VC-Funding: "It would have been difficult without our investors"
Bootstrapping, going to the bank or getting investors on board? Sooner or later, founders have to decide on a method of financing. In our three-part series of interviews, entrepreneurs report on the advantages and disadvantages of their choice of financing. To begin with, David Neisinger, co-founder of ArtNight, reports on why he decided on venture capital funding (VC funding), what effects the strategy had on corporate development and shares his most important tip for founders who still have to answer the financing question.
Co-Founder of ArtNight
Realtainment brings people together for real-world experiences. This is currently done through four brands: Art Night, Bake Night, Shake Night and Plant Night. David founded the company in 2016 together with Aimie-Sarah Carstensen, initially for the German-speaking area. Realtainment is now active in five European countries.
Managing Partner of FLEX Capital
FLEX Capital is a private equity fund founded by Peter Waleczek and other serial entrepreneurs that invests in profitable and growing companies from the German Internet and software medium-sized companies. At FLEX, Peter is an expert in strategy development and financial management.
David, together with your founding team, did you consciously decide for VC financing?
David: We looked at different financing options. It is important to me to emphasize that I have never seen it as a reason to celebrate once you have won investors over. This is a nice confirmation of your own business model, but as a founder you have to make a conscious choice whether you want to choose this financing method. VC financing has advantages, but you also sell shares of your company.
We wanted to be independent of investors, but gradually saw how important investors are for our business model. We could grow from our own cash flow, but we made a conscious decision to accelerate our growth and get VC financing.
We then made a conscious decision to accelerate our growth and to get VC financing.
What have been the greatest benefits for you that have resulted from the VC financing?
David: Apart from the fact that we were able to grow faster, we also wanted to bring in external know-how. That is why we decided on a mix of angel investors and venture capital. As a result, we now hold less percent of our own company, but have the advantages described.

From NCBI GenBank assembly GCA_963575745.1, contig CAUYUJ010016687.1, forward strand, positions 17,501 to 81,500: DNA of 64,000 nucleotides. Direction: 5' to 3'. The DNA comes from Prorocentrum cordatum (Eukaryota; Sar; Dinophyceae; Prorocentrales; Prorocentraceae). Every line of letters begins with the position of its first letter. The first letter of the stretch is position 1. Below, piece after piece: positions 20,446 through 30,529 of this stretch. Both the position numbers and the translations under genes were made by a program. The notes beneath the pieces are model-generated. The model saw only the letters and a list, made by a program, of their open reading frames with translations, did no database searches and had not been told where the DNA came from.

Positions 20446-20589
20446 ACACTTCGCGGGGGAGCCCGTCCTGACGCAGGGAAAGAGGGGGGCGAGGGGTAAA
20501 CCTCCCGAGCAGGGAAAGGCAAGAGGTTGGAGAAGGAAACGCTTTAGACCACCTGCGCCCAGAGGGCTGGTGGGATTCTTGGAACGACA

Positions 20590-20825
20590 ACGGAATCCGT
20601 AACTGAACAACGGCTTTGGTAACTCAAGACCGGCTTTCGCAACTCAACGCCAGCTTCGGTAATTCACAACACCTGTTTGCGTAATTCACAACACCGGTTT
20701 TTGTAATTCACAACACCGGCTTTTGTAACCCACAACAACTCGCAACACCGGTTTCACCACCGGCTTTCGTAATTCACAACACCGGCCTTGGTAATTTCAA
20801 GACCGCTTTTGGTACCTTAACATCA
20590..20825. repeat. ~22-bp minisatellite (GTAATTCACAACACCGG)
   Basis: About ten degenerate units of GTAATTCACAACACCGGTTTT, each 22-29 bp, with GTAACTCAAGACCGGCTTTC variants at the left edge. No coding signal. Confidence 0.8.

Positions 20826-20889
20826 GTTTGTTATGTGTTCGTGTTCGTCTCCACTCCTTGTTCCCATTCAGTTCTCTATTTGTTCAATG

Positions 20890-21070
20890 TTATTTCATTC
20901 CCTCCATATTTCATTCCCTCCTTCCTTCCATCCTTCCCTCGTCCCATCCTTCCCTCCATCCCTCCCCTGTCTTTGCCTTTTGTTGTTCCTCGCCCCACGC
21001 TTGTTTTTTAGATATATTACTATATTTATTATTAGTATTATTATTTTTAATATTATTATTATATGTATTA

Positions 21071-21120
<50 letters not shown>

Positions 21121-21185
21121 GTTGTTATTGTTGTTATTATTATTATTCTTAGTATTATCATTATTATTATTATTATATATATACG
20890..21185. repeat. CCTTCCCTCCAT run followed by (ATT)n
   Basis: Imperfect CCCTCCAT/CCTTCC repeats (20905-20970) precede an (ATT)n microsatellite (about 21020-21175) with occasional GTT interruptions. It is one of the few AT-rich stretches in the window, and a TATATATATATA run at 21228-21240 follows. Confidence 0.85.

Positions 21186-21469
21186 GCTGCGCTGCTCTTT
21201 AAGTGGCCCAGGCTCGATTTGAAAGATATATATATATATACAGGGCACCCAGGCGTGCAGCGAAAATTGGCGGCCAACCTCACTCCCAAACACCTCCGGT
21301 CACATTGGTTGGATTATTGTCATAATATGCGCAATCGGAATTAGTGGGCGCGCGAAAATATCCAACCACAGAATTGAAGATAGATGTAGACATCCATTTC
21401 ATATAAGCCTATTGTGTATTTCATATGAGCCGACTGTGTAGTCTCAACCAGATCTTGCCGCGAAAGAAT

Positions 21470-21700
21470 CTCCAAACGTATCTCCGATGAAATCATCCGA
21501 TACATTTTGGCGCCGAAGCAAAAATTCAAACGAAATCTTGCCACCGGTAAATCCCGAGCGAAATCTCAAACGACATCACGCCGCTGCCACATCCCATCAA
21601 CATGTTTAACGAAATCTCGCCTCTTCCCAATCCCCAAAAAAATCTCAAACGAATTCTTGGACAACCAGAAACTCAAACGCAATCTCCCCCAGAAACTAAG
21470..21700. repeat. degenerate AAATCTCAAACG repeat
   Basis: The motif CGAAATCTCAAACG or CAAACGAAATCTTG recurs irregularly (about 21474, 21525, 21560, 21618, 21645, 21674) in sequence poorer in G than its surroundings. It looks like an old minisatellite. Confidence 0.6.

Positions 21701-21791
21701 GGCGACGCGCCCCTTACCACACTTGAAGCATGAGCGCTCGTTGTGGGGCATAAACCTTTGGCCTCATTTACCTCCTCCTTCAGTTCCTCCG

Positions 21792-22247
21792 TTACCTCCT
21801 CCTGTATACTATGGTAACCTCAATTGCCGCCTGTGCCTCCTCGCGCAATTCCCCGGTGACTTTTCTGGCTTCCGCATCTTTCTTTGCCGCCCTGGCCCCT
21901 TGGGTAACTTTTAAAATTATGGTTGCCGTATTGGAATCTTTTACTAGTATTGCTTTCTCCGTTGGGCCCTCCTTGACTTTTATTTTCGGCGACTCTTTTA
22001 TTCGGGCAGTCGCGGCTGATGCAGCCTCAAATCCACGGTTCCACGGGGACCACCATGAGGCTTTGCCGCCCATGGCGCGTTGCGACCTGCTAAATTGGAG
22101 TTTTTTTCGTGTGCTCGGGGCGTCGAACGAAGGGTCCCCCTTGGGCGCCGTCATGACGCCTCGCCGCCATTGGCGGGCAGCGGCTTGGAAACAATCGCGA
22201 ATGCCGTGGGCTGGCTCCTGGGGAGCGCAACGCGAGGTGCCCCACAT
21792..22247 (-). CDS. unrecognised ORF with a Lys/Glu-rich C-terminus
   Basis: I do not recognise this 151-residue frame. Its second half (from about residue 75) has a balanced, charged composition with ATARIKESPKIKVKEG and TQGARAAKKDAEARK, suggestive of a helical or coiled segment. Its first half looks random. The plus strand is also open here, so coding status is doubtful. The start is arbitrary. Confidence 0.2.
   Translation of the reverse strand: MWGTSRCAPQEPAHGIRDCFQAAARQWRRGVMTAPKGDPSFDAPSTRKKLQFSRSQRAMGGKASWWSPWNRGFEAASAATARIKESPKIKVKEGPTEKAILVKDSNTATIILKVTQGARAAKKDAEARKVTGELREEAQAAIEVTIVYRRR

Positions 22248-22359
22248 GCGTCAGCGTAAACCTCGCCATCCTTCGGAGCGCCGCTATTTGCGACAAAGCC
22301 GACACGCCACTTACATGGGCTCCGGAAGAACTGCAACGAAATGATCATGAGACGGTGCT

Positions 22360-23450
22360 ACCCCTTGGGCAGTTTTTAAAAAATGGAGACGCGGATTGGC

Thanks to the investors, we also got through the Covid pandemic, which hit us hard. After all, our business model is to bring people together. As our investors believe in our mission, now more than ever, they have poured more money. Without them, it would have been very difficult for us.
Thanks to the investors, we also got through the Covid pandemic, which hit us hard.
Was there a moment when you thought a different funding strategy would have been better?
David: I'm not a person who thinks in “should, would, could”. I think it was the right way for us and I'm happy about the way it is. But everyone should be free to decide for themselves and their business model. Raising venture capital is often overly celebrated. The bootstrapping way is a very valid way for many business models. From my point of view, there needs to be more appreciation for this tougher path, which is not as triumphant as venture capital financing.
The bootstrapping way is a very valid way for many business models. From my point of view, there needs to be more appreciation for this tougher path, which is not as triumphant as venture capital financing.
How did the financing strategy affect the quality of your product?
David: It had positive effects for us in several ways. We used to be able to bring talent on board that we would otherwise not have been able to pay for. Such financing is a signal to the outside world that makes it attractive for top talent. The financing also had advantages for our product. We were able to afford development for our digital platform, which now has a lot of automation built into it. We would not have been able to finance this without investors.
How have profitability and growth developed due to the financing strategy and what is your forecast for the future?
David: We decided on the VC path and thus on a growth path. We are ambitious. That's why we chose investors like Acton Capital and MVentures. Of course, the growth has come at the expense of our profitability because we are reinvesting heavily. But our investors don't put any pressure on us. The cooperation is very cooperative. We have also designed the contracts in such a way that we as founders stay in the driver seat.
What advice would you give to entrepreneurs who are just about to make this decision about a financing strategy? What should you watch out for?
David: I would say: talk to other founders. Founders always like to give advice because they know what it's like to be at the beginning. And don't just speak once. You don't make a financing round and then stop, but after two or three financing rounds you are faced with the question of whether you want to go in the direction of profitability or whether you want to add a larger financing round on top of that. That's why I recommend simply writing to founders on LinkedIn. It doesn't matter whether you already know each other. I myself exchanged a lot with entrepreneurs, acquaintances and friends.
Talk to other founders. Founders always like to give advice because they know what it's like to be at the beginning.